This collection of short stories is exactly what the subtitle says: tales of star-crossed love. Crossing a gamut of sub-genres within the realms of science fiction and fantasy, there should be something here for almost everyone.
As with almost any anthology, there were stories that I loved and some that just didn't do anything for me. I was a little afraid that it would start to get depressing (star-crossed love just doesn't sound happy, now does it?) but there was a good balance of happy and sad endings.
Favorite story: "Hurt Me" by M. L. N. Hanover.--A woman moves into a house haunted by an angry ghost. It was dark and disturbing all the way through, but holy cow, what an ending. I feel like I should have seen it coming but I completely did not. Very well done.
"Love Hurts" by Jim Butcher--Someone starts magically forcing people to fall in love on Harry's turf with disastrous results. I've only read the first two books in the Dresden Files, but I do love Harry and Murph. There wasn't really anything spoilery in this story, labeled as # 11.5, but it was a little bittersweet.
"The Marrying Maid" by Jo Beverley--A young aristocrat zeroes in on a sensible vicar's daughter as his one true love. This felt like it was going to venture into bodice-ripper territory (nothing wrong with it, but that's not my thing), but it steered mostly clear. It was fun but I don't think it will end up being memorable for me.
"Rooftops" by Carrie Vaughn--A playwright living in a version of Gotham City is rescued by a masked crusader. A strong contender for my favorite story. A shy new superhero? Yes, please.
"Demon Lover" by Cecelia Holland--A young woman unsatisfied with her lot in life ventures into a castle she's never seen before. I had to look and remind myself what it was about. Not a great sign, but I did enjoy it while I was reading it. A story of mortals drifting into the faery realm is always a safe bet for me.
"The Wayfarer's Advice" by Melinda M. Snodgrass--The captain of a tradeship stumbles on the wreckage of a Imperial cruiser (different wording, same thing) and he's pretty sure his old flame was on board. Again, I had to look back at it, but it was haunting while I was reading it. I felt like there were elements of Serenity in it. I'm not complaining.
"Blue Boots" by Robin Hobb--I did not enjoy the two books I've read by Robin Hobb at all so I gave up on her altogether. This story made me rethink my stance. A plucky kitchen maid and a minstrel? Again, has my name all over it.
"The Thing About Cassandra" by Neil Gaiman--A man starts hearing about an old girlfriend that he'd completely forgotten about. If you read many of my reviews at all, you know I love Neil Gaiman, so you know I was excited for this one. I was let down. There was a twist that surprised me, but I didn't really care. I can't describe it better than that.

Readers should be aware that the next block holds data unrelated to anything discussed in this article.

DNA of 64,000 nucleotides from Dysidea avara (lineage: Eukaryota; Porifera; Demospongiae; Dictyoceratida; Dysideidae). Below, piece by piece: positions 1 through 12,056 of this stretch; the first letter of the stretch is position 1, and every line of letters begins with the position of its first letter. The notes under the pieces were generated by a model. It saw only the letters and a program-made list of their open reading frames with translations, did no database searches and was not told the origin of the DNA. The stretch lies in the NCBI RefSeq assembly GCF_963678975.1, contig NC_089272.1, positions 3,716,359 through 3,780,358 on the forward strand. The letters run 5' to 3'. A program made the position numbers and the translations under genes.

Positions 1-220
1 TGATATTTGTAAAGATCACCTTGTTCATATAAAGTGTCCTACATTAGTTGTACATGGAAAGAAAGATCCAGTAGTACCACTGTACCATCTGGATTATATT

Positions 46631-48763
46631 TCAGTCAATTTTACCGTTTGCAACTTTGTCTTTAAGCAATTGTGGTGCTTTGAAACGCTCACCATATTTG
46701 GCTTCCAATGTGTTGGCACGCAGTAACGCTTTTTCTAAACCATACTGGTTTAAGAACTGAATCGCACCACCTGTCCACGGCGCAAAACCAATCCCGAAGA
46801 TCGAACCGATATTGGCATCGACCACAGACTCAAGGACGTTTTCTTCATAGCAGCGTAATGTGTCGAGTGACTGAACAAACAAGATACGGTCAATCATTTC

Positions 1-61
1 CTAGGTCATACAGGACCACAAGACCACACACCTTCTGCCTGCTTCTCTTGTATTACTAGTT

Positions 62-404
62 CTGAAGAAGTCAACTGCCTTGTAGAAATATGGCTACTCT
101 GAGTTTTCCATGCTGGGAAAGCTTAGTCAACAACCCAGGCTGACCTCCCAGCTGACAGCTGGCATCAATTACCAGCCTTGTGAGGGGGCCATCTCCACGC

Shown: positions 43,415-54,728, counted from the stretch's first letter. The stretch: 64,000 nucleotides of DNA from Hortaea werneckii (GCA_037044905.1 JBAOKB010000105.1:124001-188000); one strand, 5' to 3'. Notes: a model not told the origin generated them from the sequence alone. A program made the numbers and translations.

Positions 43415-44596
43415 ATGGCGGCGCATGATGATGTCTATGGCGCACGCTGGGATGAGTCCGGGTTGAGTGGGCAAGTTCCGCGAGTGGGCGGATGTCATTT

"After the Blood" by Marjorie M. Liu--The Amish, a plague, these vampire-y thing? I just didn't understand this story. I felt like I was reading an entry in a series that I knew nothing about. Maybe I was. I was missing a whole lot of information that I think would have helped me make sense of what was going on.
"You, and You Alone" by Jacqueline Carey--Delauney's story, only hinted at in Kushiel's Dart. I loved the Kushiel series so I was very excited to read this, especially when I realized what it was about. Loved it.
"His Wolf" by Lisa Tuttle--A recently relocated woman falls in with a mysterious man and his wolf. It didn't go exactly in the direction I expected, a huge plus.
"Courting Trouble" by Linnea Sinclair--The captain of a tradeship finds herself relying on an old friend for help, years after he betrayed her trust. A little too science-fictiony for my reading taste. I didn't dislike it though.
"The Demon Dancer" by Mary Jo Putney--A magician cop and an old friend tackle a succubus before the spirit can destroy too many lives around the city. I liked this one quite a bit. I didn't see where it was going either.
"Under/Above the Water" by Tanith Lee--Two lovers, separated by centuries, trying to find their way back to each other. Not my style. I typically need to be up in the characters' heads to really enjoy a story and this one felt very distanced.
"Kaskia" by Peter S. Beagle--A man hits "the red button" on a mysterious computer with very unexpected results. Felt a bit too short, although I think Beagle accomplished exactly what he was trying to do. I just wanted a little more!
"Man in the Mirror" by Yasmine Galenorn--A troubled woman moves into a house with a past of its own. A sad, haunting, very visual tale. I really, really liked it.
"A Leaf on the Wind of All Hallows" by Diana Gabaldon--A WWII RAF pilot goes down over Scotland and wakes up in an unexpected place. Possibly my least favorite story. What a crap ending.
And that's it. The good outweighed the bad and overall I enjoyed the book. There were some very strong entries in this collection. I do recommend it.
Buy Songs of Love & Death: All-Original Tales of Star-Crossed Love at
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